IDEAS home Printed from https://ideas.repec.org/p/bri/cmpowp/08-184.html
   My bibliography  Save this paper

Can pay regulation kill? Panel data evidence on the effect of labor markets on hospital performance

Author

Listed:
  • Emma Hall
  • Carol Propper
  • John Van Reenen

Abstract

Labor market regulation can have harmful unintended consequences. In many markets, especially for public sector workers, pay is regulated to be the same for individuals across heterogeneous geographical labor markets. We would predict that this will mean labor supply problems and potential falls in the quality of service provision in areas with stronger labor markets. In this paper we exploit panel data from the population of English acute hospitals where pay for medical staff is almost flat across the country. We predict that areas with higher outside wages should suffer from problems of recruiting, retaining and motivating high quality workers and this should harm hospital performance. We construct hospital-level panel data on both quality - as measured by death rates (within hospital deaths within thirty days of emergency admission for acute myocardial infarction, AMI) - and productivity. We present evidence that stronger local labor markets significantly worsen hospital outcomes in terms of quality and productivity. A 10% increase in the outside wage is associated with a 4% to 8% increase in AMI death rates. We find that an important part of this effect operates through hospitals in high outside wage areas having to rely more on temporary “agency staff” as they are unable to increase (regulated) wages in order to attract permanent employees. By contrast, we find no systematic role for an effect of outside wages of performance when we run placebo experiments in 42 other service sectors (including nursing homes) where pay is unregulated.

Suggested Citation

  • Emma Hall & Carol Propper & John Van Reenen, 2007. "Can pay regulation kill? Panel data evidence on the effect of labor markets on hospital performance," The Centre for Market and Public Organisation 08/184, The Centre for Market and Public Organisation, University of Bristol, UK.
  • Handle: RePEc:bri:cmpowp:08/184
    as

    Download full text from publisher

    File URL: http://www.bristol.ac.uk/cmpo/publications/papers/2008/wp184.pdf
    Download Restriction: no
    ---><---

    Other versions of this item:

    References listed on IDEAS

    as
    1. Daron Acemoglu & Amy Finkelstein, 2008. "Input and Technology Choices in Regulated Industries: Evidence from the Health Care Sector," Journal of Political Economy, University of Chicago Press, vol. 116(5), pages 837-880, October.
    2. Askildsen, Jan Erik & Baltagi, Badi H. & Holmås, Tor Helge, 2002. "Will Increased Wages Reduce Shortage of Nurses? A Panel Data Analysis of Nurses’ Labour Supply," Working Papers in Economics 21/02, University of Bergen, Department of Economics.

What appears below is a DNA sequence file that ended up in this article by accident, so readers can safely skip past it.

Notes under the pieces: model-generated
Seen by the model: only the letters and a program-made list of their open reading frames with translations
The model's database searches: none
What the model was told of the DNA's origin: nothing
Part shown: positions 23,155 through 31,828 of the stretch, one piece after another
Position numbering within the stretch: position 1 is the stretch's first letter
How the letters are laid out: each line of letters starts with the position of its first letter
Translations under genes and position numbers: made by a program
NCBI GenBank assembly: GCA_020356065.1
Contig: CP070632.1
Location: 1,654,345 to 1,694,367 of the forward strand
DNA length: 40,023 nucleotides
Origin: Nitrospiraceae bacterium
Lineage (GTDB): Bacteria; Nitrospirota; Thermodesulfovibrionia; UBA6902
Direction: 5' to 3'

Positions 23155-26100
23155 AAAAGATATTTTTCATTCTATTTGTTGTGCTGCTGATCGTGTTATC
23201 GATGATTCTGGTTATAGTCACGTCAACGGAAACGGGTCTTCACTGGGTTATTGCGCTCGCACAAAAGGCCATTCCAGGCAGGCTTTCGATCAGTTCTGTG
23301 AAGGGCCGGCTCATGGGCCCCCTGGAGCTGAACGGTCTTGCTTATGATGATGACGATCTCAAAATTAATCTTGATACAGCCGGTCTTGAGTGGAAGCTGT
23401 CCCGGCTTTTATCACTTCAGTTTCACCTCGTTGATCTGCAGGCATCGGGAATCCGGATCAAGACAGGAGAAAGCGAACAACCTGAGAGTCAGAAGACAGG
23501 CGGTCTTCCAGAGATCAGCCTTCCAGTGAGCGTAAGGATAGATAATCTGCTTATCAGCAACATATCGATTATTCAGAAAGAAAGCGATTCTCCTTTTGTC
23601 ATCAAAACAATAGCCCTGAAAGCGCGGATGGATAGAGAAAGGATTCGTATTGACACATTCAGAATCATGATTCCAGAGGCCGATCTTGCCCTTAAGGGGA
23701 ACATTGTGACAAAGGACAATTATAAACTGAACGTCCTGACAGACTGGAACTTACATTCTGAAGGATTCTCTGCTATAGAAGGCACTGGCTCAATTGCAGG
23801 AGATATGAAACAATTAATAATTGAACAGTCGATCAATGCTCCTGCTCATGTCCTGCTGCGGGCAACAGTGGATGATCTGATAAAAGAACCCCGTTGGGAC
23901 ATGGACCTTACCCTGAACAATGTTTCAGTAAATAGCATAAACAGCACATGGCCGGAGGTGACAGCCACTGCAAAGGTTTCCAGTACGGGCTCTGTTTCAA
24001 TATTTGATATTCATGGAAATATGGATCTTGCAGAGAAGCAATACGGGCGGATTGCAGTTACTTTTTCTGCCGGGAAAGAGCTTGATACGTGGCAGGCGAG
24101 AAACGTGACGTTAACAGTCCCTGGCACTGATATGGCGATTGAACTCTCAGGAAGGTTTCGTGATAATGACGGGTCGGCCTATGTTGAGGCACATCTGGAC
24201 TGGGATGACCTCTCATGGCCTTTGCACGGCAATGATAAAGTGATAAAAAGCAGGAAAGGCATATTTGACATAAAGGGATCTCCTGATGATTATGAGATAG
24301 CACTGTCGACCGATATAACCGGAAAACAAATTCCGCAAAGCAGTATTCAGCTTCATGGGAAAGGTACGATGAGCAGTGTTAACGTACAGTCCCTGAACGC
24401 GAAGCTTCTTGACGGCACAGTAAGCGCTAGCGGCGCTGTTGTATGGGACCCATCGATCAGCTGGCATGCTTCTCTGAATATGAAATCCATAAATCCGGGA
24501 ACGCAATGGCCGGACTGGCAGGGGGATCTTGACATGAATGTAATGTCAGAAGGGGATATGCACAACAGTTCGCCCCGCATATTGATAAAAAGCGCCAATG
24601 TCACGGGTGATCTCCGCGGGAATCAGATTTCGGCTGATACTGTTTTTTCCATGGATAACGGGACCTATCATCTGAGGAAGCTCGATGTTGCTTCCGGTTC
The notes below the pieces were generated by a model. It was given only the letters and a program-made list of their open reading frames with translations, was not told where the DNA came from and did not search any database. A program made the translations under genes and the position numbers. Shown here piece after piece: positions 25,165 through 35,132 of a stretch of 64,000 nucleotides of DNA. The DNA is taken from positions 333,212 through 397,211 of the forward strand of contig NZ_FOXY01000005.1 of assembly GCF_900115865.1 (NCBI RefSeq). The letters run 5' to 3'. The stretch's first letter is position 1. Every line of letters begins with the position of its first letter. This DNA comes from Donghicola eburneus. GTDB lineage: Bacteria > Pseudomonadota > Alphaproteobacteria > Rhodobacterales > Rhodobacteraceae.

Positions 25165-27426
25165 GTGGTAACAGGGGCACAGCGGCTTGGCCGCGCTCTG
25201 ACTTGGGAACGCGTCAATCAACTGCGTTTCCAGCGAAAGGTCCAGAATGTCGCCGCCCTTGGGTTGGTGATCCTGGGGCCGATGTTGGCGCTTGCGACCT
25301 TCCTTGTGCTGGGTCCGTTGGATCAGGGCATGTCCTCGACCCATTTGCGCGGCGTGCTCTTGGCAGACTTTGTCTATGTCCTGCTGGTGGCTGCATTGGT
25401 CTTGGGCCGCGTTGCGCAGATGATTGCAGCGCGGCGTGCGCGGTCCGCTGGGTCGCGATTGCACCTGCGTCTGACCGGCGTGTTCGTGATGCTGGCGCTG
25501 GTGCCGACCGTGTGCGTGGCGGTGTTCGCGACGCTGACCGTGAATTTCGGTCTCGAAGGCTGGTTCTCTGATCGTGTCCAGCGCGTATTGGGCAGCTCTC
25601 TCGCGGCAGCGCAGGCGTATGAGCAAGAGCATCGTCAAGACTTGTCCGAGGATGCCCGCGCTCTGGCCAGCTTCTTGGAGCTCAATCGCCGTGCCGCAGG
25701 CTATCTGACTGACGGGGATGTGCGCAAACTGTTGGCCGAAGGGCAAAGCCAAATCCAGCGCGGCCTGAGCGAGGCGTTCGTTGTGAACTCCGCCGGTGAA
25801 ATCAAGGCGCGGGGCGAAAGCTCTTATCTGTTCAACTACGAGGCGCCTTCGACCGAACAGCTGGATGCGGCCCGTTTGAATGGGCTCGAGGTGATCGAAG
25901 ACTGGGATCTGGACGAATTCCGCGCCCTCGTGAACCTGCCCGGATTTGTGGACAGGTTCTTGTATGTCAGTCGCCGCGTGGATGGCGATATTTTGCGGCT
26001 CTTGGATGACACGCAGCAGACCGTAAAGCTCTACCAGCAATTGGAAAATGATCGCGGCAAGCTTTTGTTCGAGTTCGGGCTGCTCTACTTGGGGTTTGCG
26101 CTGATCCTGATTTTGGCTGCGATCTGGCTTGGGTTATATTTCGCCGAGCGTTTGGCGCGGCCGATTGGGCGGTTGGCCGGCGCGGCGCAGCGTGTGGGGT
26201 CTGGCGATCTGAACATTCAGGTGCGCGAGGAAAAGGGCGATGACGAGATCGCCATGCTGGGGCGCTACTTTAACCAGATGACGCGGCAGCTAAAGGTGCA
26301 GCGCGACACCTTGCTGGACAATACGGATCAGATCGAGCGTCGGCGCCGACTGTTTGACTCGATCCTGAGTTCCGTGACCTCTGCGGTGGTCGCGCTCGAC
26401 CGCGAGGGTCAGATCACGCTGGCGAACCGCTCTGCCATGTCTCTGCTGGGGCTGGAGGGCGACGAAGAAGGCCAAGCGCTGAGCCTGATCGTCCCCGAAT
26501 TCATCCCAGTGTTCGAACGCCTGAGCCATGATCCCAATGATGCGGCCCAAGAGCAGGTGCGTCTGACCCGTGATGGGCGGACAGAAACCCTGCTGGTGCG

3. George J. Borjas, 2002. "The Wage Structure and the Sorting of Workers into the Public Sector," NBER Working Papers 9313, National Bureau of Economic Research, Inc.
    4. Elliott, Robert F. & Ma, Ada H.Y. & Scott, Anthony & Bell, David & Roberts, Elizabeth, 2007. "Geographically differentiated pay in the labour market for nurses," Journal of Health Economics, Elsevier, vol. 26(1), pages 190-212, January.
    5. A. Colin Cameron & Jonah B. Gelbach & Douglas L. Miller, 2008. "Bootstrap-Based Improvements for Inference with Clustered Errors," The Review of Economics and Statistics, MIT Press, vol. 90(3), pages 414-427, August.
    6. David H. Autor & Susan N. Houseman, 2010. "Do Temporary-Help Jobs Improve Labor Market Outcomes for Low-Skilled Workers? Evidence from "Work First"," American Economic Journal: Applied Economics, American Economic Association, vol. 2(3), pages 96-128, July.
    7. Paul Frijters & Michael A. Shields & Stephen Wheatley Price, 2007. "Investigating the quitting decision of nurses: panel data evidence from the british national health service," Health Economics, John Wiley & Sons, Ltd., vol. 16(1), pages 57-73, January.
    8. J.J. Heckman & E.E. Leamer (ed.), 2007. "Handbook of Econometrics," Handbook of Econometrics, Elsevier, edition 1, volume 6, number 6a.
    9. Timothy Besley & Maitreesh Ghatak, 2005. "Competition and Incentives with Motivated Agents," American Economic Review, American Economic Association, vol. 95(3), pages 616-636, June.
    10. Stephen Nickell & Glenda Quintini, 2002. "The Consequences of The Decline in Public Sector Pay in Britain: A Little Bit of Evidence," Economic Journal, Royal Economic Society, vol. 112(477), pages 107-118, February.
    11. Nicholas Bloom & John Van Reenen, 2007. "Measuring and Explaining Management Practices Across Firms and Countries," The Quarterly Journal of Economics, Oxford University Press, vol. 122(4), pages 1351-1408.
    12. Juan C. Botero & Simeon Djankov & Rafael La Porta & Florencio Lopez-de-Silanes & Andrei Shleifer, 2004. "The Regulation of Labor," The Quarterly Journal of Economics, Oxford University Press, vol. 119(4), pages 1339-1382.
    13. Mark McClellan & Douglas Staiger, 2000. "Comparing the Quality of Health Care Providers," NBER Chapters, in: Frontiers in Health Policy Research, Volume 3, pages 113-136, National Bureau of Economic Research, Inc.
    14. Machin, Stephen & Manning, Alan, 1992. "Testing Dynamic Models of Worker Effort," Journal of Labor Economics, University of Chicago Press, vol. 10(3), pages 288-305, July.
    15. J.J. Heckman & E.E. Leamer (ed.), 2007. "Handbook of Econometrics," Handbook of Econometrics, Elsevier, edition 1, volume 6, number 6b.
    16. Gerdtham, Ulf-G. & Ruhm, Christopher J., 2006. "Deaths rise in good economic times: Evidence from the OECD," Economics & Human Biology, Elsevier, vol. 4(3), pages 298-316, December.
    17. Christopher Ruhm, 2007. "A healthy economy can break your heart," Demography, Springer;Population Association of America (PAA), vol. 44(4), pages 829-848, November.
    18. Susan N. Houseman & Arne L. Kalleberg & George A. Erickcek, 2003. "The Role of Temporary Agency Employment in Tight Labor Markets," ILR Review, Cornell University, ILR School, vol. 57(1), pages 105-127, October.